First of all sorry for posting twice I didn't realise I had posted twice as I think it reloaded the page where you make the thread and because of this I presumed it hadn't posted so I clicked it again. Anyway to do with what I asked, I guess a solid state may be alright, but as I have heard great things about tube amps I was thinking of trying and making one so I could have one. I also hear that tube amps are significantly louder for instance a 10W tube would be louder that a 10W solid state. And about building or buying I did think about buying one but I'm interested in finding out about how amps works and as I have recently built a guitar I enjoy building guitar related tech. By all means Im not very experienced but I just want to understand how they work and potentially have a relatively cheap amp at the end. Oh and another thought do you think it would be cheaper to find say a damaged head of an amp and just repair it or adapt a cheap combo amp and change parts etc. On the topic of this is there anyway to change a solid state to a tube amp? Sorry for all the questions!


If you're really that interested then you should try and do it properly.


http://www.amazon.com/Building-Valve-Amplifiers-Morgan-Jones/dp/0750656956

http://www.amazon.com/gp/product/0080966403/ref=pd_lpo_sbs_dp_ss_2?pf_rd_p=1944687462&pf_rd_s=lpo-top-stripe-1&pf_rd_t=201&pf_rd_i=0750656956&pf_rd_m=ATVPDKIKX0DER&pf_rd_r=05JJBXB5CMP3P2HVB6M7


http://www.alibris.com/booksearch.detail?invid=8351281491&noworks=1&query=how+to+build+electronic+equipment&qsort=&page=1

and some on the computer I guess:

http://www.guitarstudio.tv/documents/Designing-V-T-Amplifiers.pdf


There's probably better books you can find too.


To answer that last part. No, not most of the time. Especially when you're a novice with no idea what he's doing.
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Last edited by H4T3BR33D3R at Dec 29, 2014,
#8
What about the Tube Cricket?

Tube pre-amp, with SS output, diy solution simple to build, should come in at under £100.

If you search there are kits available or the PCB, then source parts via usual sources.
#9
Thanks that's a really good idea - never heard of something like that before though so I will need to look into it. So is this cricket tube a type of amp (like tube amp or solid state). Also is this amp reliable - well I did a quick search and one site said there was lots of feedback. Anyway any extra info on this cricket tube would be helpful.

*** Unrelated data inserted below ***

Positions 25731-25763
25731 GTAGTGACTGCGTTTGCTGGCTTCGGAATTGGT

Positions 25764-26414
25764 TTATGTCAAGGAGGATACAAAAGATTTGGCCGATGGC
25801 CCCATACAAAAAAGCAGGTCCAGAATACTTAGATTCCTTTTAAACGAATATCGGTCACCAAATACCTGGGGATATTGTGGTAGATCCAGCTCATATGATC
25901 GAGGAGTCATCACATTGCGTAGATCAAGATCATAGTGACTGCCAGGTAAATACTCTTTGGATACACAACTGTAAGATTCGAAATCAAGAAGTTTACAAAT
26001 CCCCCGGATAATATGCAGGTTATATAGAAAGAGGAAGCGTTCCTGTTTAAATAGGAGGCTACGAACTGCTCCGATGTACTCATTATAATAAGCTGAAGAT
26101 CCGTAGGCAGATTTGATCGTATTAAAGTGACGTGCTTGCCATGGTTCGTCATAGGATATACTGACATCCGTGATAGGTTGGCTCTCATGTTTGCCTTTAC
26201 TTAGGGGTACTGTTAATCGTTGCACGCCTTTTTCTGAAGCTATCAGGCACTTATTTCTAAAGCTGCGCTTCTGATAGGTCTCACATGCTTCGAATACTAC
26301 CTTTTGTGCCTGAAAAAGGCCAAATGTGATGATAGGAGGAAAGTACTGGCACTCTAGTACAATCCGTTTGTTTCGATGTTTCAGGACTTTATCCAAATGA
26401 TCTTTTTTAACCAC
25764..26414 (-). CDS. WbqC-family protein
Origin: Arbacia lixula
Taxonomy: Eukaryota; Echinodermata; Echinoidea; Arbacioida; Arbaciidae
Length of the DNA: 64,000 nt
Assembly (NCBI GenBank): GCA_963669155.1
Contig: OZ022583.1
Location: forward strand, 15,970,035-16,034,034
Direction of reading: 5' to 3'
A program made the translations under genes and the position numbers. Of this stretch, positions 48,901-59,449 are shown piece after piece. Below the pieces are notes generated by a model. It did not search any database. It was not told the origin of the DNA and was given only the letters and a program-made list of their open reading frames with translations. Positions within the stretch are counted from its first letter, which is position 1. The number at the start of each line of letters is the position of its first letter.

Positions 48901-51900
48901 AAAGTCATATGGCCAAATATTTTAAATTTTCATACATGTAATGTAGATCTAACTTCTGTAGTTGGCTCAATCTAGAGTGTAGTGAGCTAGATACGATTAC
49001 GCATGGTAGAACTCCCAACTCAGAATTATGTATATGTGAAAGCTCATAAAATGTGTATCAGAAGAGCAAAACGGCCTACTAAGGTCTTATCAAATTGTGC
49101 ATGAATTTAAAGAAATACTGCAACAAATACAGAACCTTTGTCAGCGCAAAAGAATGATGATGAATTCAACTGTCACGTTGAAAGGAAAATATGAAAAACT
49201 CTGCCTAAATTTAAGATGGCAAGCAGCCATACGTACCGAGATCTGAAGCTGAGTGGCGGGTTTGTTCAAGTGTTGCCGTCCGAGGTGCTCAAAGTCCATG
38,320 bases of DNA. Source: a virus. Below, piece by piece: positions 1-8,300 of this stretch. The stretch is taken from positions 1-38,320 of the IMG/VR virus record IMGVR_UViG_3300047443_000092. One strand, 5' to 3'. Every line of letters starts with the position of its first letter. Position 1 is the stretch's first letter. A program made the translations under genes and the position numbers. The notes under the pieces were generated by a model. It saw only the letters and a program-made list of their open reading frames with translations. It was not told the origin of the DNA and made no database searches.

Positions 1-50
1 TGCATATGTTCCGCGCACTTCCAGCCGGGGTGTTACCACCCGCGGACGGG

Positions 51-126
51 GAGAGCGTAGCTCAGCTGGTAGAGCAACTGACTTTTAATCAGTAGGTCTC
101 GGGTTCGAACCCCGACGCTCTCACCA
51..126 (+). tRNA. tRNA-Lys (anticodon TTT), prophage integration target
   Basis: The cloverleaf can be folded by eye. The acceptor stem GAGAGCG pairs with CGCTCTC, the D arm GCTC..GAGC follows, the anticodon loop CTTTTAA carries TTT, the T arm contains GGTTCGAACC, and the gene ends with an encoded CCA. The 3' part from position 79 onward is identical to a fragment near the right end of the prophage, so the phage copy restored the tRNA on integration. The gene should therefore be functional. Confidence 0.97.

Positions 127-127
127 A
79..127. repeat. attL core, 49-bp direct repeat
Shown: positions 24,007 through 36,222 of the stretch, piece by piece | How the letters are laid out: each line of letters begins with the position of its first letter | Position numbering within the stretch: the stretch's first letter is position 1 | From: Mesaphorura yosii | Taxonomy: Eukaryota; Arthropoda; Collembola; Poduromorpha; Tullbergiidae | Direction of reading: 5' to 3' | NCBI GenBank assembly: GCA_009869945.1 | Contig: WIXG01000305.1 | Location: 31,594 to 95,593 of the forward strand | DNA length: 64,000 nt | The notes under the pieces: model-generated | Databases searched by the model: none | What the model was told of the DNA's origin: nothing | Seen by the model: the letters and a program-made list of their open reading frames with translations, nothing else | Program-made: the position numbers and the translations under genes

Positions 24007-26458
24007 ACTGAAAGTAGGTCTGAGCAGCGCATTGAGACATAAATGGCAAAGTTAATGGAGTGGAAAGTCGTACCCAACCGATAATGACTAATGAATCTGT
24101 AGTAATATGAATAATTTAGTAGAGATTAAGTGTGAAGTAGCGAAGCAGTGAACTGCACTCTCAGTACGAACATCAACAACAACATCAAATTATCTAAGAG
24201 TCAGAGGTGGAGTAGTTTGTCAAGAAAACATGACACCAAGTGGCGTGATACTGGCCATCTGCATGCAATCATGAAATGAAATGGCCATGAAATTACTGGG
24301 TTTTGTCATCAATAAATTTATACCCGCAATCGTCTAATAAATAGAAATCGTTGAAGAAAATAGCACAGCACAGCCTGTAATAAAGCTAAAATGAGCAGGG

Last edited by EpicGuitarGuy13 at Dec 30, 2014,
#10
It's an Amp. The valve forms the pre amp and the LM386 is the power amp.

I'd suggest reading up on basic amps and filters am a VERY basic intro to valves.
So that it all makes a bit more sense.

The other thing about the Tube Cricket is that the valve part is basically the same preamp for a complete valve amp, for a true valve amp the power amp is made up of valves instead of the LM386.

I'm sure if you search there are a number of alternatives to the Tube Cricket.
#11
So I have been looking into the Tube Cricket and its almost what I want though I would prefer something with 3 EQ settings. So now my plan is to buy a hybrid amp kit, so any recommendations of cheapish kits under £100 or something similar.
#12
An amp kit that is affordable and has everything you want except for the price is the hi-octane kit from ax84. Its around 211GBP shipped to uk.

3 band eq and a really nice distorted sound. The thing about this kit is that they give you all the materials, but you have to build the entire thing from 0. This means youd have to drill holes into the blank chassis, drill and install turrets(pain in the ass beyond belief), and follow instructions to the t. If you have all the proper tools to do the project, this amp can be finished in a few days.

I recommend Merlin Blencowe's book on preamps as well as the p1-ex theory pdf. these provide lots of knowledge for absolute beginners to pros and will give you an understanding of how amps work:

http://www.amazon.com/Designing-Tube-Preamps-Guitar-Edition/dp/0956154522
http://ax84.com/static/p1x/p1-ex-theory.pdf

On the question of whether you can convert a solid state am to a tube amp, no.
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#13
Best suggestion I've seen is to find a used Epiphone Valve Junior and then go find some of the six billion modification kits that are out there. Better yet, pick up the EVJr and a used Boss GE-7 (7-band EQ pedal.